Shocking images show the Indian Ocean paradise struggling to survive.
THE WAY WE LIVE NOW: Bali Tourism Shrinks to Zero in Pandemic Crisis
Bali’s tourism industry has spent decades growing. But Covid-19 has stopped the iconic destination’s economic activity cold.
More than 6.3 million visitors flocked to the 70-mile-long, 95-mile-wide Indonesian island in 2019, drawn to its Hindu temples and rich culture, volcanoes and rice terraces, cliffs and sandy beaches on the Indian Ocean. Many come from China, Australia and other countries to the island’s more than 1,000 hotels, which, like others in Indonesia, have been temporarily closed by the coronavirus.
But after the pandemic hit, popular tourism spots like the beaches of Kuta, Seminyak and Nusa Dua and the temples and shrines near Ubud stand nearly empty. In Canggu, a few foreigners still enjoy the waves and sun on the black sand Batubolong Beach, though many were waiting for the airport to reopen so they could go home.
A mere 36 foreign tourists visited Bali in May, according to the most recent statistics available from the Bali Provincial Statistics agency, down 90% from the 327 in April — but in April 2019, the island saw 476,160 foreign tourists. On any given day in May, only 2% of Bali’s hotel rooms were occupied, down from nearly 52% in May 2019. There are more than 1,000 hotels on the island, according to the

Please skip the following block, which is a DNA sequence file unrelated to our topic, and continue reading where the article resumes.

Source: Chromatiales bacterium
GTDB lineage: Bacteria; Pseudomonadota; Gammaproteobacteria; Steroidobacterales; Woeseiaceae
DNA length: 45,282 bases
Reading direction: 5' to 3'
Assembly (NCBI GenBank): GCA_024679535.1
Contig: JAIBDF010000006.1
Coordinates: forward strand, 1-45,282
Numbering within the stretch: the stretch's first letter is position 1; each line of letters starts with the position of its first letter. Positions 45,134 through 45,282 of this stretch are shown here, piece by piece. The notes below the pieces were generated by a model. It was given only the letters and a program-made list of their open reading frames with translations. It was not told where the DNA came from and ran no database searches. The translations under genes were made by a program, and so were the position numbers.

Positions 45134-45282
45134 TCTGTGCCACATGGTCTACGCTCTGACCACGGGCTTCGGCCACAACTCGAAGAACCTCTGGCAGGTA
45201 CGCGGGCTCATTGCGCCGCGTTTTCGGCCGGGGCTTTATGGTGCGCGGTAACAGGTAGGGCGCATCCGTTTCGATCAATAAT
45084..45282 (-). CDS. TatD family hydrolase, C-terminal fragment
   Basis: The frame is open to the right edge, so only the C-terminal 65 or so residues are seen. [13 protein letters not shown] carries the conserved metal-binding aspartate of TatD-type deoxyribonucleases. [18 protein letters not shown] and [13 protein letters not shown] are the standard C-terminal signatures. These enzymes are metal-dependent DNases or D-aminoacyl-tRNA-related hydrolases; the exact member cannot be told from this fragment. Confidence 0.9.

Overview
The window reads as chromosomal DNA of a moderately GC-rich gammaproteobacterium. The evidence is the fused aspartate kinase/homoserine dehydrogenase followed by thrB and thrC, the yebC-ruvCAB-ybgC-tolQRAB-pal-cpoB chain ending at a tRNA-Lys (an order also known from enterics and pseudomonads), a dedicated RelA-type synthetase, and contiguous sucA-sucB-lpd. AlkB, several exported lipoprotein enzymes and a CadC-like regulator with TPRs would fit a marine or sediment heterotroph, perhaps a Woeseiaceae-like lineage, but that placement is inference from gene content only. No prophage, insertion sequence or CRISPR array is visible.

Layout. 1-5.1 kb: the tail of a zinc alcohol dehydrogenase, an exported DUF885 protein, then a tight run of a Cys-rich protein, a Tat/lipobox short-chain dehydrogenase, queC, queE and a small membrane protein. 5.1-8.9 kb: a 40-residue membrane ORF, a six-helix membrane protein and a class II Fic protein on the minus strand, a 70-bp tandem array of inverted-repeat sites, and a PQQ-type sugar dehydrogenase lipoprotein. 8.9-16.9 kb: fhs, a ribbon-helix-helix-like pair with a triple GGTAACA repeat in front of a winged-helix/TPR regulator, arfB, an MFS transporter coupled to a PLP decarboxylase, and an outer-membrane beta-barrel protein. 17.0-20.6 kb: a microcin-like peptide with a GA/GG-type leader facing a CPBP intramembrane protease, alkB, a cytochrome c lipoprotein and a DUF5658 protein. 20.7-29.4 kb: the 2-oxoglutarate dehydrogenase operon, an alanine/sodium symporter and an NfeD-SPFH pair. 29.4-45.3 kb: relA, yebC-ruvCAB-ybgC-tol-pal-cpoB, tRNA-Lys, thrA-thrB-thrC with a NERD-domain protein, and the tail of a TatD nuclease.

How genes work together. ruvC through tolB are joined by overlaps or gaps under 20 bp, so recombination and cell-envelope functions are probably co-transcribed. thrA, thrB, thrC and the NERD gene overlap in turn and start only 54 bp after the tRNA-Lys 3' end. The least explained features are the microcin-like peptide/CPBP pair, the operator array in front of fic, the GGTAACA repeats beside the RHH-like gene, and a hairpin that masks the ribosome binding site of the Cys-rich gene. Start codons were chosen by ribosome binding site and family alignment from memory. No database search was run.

Bali’s empty beaches and resorts aren’t unusual. All tourist destinations around the world have seen Covid-19-related travel restrictions, data from the United Nations’ World Tourism Organization show.
As much as 80% of Bali’s economy is linked to tourism. But as the flow of foreigners to Indonesia dropped to near-zero in April, Bali’s economy contracted: by 1.14% year over year for the first quarter, and by 7.7% from the previous quarter, according to data from Bali Provincial Statistics Agency. The island’s tourism took hits in 2002 and 2005 because of terrorism-related bombings and again in 2017 after the Mount Agung volcanic eruptions.
The global pandemic has affected nearly 11,000 tourism-related businesses throughout Indonesia, according to the country’s Ministry of Tourism and Creative Economy. And of the country’s estimated 268 million residents, nearly 81,668 have been confirmed to have coronavirus, according to data compiled by Johns Hopkins University, and 3,873 have died.
After the massive effect in tourism caused by COVID-19 pademic, which many say is worse than the downturn after the 2002 and 2005 Bali bombings and the 2017 Mount Agung volcanic eruptions, it’s time to thinking that developing other sectors of the economy, such as agricultural, as a government priority.